Africa vows to banish all forms of polio

Nearly 100 million African children have been vaccinated against polio since July 2020.Africa was certified free of wild poliovirus a…

Nearly 100 million African children have been vaccinated against polio since July 2020.Africa was certified free of wild poliovirus a year ago, after four consecutive years without a new case. 

But outbreaks of circulating vaccine-derived poliovirus (cVDPV) continue to spread, particularly in communities where few children have been vaccinated against the virus.

 The number of cases increased last year, partly due to disruptions in polio vaccination campaigns caused by Covid-19. 

Since 2018, 23 African countries have been affected by outbreaks and more than half of the 1071 cVDPV cases worldwide have been in Africa.

 As a result, governments in the World Health Organization (WHO) Africa Region have committed to eliminating all remaining forms of polio. 

To this end, they have introduced a scorecard designed to monitor progress towards eradication. 

The commitments were made at a meeting on polio control held during the 71st session of the WHO Regional Committee for Africa, held virtually from 24 to 26 August.

 “As Chairperson of the African Union, I am committed to working with other countries to preserve the gains we have made through our multiple efforts in the fight against polio and to eradicate all other forms of the disease in Africa. Once this ambition is achieved, we will be able to say that we have kept our promise,” said Félix Tshisekedi, President of the Democratic Republic of Congo.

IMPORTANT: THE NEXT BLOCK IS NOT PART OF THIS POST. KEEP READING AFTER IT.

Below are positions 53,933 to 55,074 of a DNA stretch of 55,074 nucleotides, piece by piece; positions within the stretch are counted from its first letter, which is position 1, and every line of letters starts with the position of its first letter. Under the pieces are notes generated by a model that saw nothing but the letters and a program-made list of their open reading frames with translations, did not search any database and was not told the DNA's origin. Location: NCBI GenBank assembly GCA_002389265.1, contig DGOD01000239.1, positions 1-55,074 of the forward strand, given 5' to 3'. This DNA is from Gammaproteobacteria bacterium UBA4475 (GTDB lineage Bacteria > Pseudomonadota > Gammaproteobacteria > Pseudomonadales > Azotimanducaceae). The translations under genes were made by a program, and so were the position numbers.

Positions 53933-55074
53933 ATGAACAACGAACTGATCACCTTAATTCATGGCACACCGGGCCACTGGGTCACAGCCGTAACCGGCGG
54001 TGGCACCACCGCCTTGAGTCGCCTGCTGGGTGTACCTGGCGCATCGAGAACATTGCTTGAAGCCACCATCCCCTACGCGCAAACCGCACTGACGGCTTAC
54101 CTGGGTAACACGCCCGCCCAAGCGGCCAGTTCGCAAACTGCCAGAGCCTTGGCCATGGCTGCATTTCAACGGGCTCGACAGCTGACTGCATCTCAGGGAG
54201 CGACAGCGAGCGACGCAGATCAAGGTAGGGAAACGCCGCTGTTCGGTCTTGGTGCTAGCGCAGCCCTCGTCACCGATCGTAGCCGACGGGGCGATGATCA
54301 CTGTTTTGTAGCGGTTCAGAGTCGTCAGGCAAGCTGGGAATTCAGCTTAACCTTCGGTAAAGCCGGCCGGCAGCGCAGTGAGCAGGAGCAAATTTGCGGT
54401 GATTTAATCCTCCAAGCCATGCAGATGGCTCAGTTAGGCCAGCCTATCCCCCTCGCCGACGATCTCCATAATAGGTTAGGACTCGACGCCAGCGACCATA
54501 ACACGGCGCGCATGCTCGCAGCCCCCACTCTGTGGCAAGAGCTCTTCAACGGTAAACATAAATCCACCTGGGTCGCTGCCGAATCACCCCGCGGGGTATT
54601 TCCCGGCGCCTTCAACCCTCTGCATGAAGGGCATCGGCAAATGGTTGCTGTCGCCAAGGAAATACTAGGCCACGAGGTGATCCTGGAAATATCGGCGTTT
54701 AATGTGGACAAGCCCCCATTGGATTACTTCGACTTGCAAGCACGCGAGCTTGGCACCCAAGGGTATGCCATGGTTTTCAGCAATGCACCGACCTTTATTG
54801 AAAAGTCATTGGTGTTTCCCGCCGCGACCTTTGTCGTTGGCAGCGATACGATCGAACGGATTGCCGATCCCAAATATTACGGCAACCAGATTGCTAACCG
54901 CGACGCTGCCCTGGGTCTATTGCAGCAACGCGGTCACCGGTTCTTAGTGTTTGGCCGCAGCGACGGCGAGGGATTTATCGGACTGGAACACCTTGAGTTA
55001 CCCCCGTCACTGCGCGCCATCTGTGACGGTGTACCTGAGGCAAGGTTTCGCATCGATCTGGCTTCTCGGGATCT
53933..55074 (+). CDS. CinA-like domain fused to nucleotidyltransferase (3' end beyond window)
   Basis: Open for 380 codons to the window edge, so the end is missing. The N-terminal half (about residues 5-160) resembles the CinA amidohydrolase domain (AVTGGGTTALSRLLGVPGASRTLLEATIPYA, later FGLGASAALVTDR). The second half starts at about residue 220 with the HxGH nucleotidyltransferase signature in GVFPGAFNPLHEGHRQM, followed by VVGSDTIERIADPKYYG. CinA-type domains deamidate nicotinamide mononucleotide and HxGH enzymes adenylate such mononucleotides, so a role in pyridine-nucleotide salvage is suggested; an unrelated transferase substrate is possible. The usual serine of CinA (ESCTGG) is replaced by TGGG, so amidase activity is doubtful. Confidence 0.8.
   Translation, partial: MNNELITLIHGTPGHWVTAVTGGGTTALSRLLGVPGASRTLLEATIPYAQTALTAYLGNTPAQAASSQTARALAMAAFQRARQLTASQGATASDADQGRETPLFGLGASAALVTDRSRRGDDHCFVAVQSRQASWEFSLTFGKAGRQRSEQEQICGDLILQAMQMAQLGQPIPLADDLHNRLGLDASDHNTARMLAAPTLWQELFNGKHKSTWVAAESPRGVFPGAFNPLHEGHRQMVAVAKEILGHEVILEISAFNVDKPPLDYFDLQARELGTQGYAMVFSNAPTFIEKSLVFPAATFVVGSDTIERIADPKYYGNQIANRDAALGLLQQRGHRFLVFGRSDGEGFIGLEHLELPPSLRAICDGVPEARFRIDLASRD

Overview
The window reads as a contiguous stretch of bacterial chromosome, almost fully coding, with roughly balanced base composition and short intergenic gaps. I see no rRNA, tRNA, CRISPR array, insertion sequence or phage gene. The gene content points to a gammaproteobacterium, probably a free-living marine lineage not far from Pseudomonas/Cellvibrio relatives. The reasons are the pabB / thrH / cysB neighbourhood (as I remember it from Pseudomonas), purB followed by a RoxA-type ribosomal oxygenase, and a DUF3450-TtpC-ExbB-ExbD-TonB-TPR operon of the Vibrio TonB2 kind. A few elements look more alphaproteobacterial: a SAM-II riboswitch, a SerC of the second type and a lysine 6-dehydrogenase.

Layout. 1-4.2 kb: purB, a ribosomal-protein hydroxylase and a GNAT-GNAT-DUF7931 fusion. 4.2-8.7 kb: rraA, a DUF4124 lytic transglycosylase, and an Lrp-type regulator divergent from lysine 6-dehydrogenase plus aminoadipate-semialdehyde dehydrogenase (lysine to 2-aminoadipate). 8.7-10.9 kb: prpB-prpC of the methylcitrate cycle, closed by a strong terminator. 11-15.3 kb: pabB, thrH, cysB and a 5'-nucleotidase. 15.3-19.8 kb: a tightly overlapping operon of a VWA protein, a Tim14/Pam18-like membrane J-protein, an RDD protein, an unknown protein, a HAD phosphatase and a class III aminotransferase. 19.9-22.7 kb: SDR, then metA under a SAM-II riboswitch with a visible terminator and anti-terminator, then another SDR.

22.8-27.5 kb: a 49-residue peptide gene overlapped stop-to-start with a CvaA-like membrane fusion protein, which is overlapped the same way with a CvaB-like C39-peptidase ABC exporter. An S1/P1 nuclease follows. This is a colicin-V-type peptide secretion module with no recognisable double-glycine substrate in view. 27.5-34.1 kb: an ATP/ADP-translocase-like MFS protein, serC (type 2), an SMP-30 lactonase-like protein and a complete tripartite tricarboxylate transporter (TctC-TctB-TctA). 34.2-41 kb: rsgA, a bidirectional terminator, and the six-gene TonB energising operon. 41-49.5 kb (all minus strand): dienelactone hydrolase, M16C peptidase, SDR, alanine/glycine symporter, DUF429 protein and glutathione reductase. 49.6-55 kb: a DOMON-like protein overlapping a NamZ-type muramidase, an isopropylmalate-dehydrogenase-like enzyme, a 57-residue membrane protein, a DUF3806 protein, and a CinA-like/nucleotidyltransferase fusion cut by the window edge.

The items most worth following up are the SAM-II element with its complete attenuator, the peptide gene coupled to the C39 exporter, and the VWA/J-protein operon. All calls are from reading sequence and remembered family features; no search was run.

At the Regional Committee, countries discussed how to begin implementing the new Polio Eradication Strategy 2022-2026, launched in June to urgently stop the spread of circulating vaccine-derived polioviruses. 

The strategy outlines various tools and tactics to contain outbreaks.

 These include accelerating and improving the quality of the outbreak response; further integrating polio campaigns with essential health service delivery and routine immunization; and accelerating the roll-out of the new oral polio vaccine type 2 (nOPV2).

“Polio ignores and disregards borders. Its presence in any corner of our region is a threat to all countries. Togo is committed to working with our regional partners and acting urgently to implement better polio campaigns and protect children across Africa. With collective action, we will defeat all forms of polio,” Togo’s Health Minister, Moustafa Mijiyawa said.

 The dashboard launched by the Regional Committee will track indicators on the implementation of a rapid and quality response to polio outbreaks, preparation for the introduction of nOPV2 when the new vaccine can be scaled up, strengthening routine immunization to close immunization gaps, and transitioning polio assets to national health systems in a strategic and phased approach.

Ministers committed to regularly reviewing progress on each of these indicators to ensure collective success in urgently closing the polio eradication gap and ensuring a polio-free future for every child in the Region.

“Our success in eradicating wild poliovirus in the Region is a testament to what we can achieve when we work together with a full sense of urgency. Covid-19 threatened this victory, as governments worked hard to limit the spread of the pandemic by suspending some vaccination campaigns,” said Dr Matshidiso Moeti, WHO Regional Director for Africa.

She added: “Nevertheless, we cannot waver, and with renewed determination we can overcome the remaining obstacles to our chances of success. We have the know-how, but it must be backed by dedicated human resources to reach all under-immunized communities and ensure that all children thrive in a polio-free world. Together, we can help the world end polio.”


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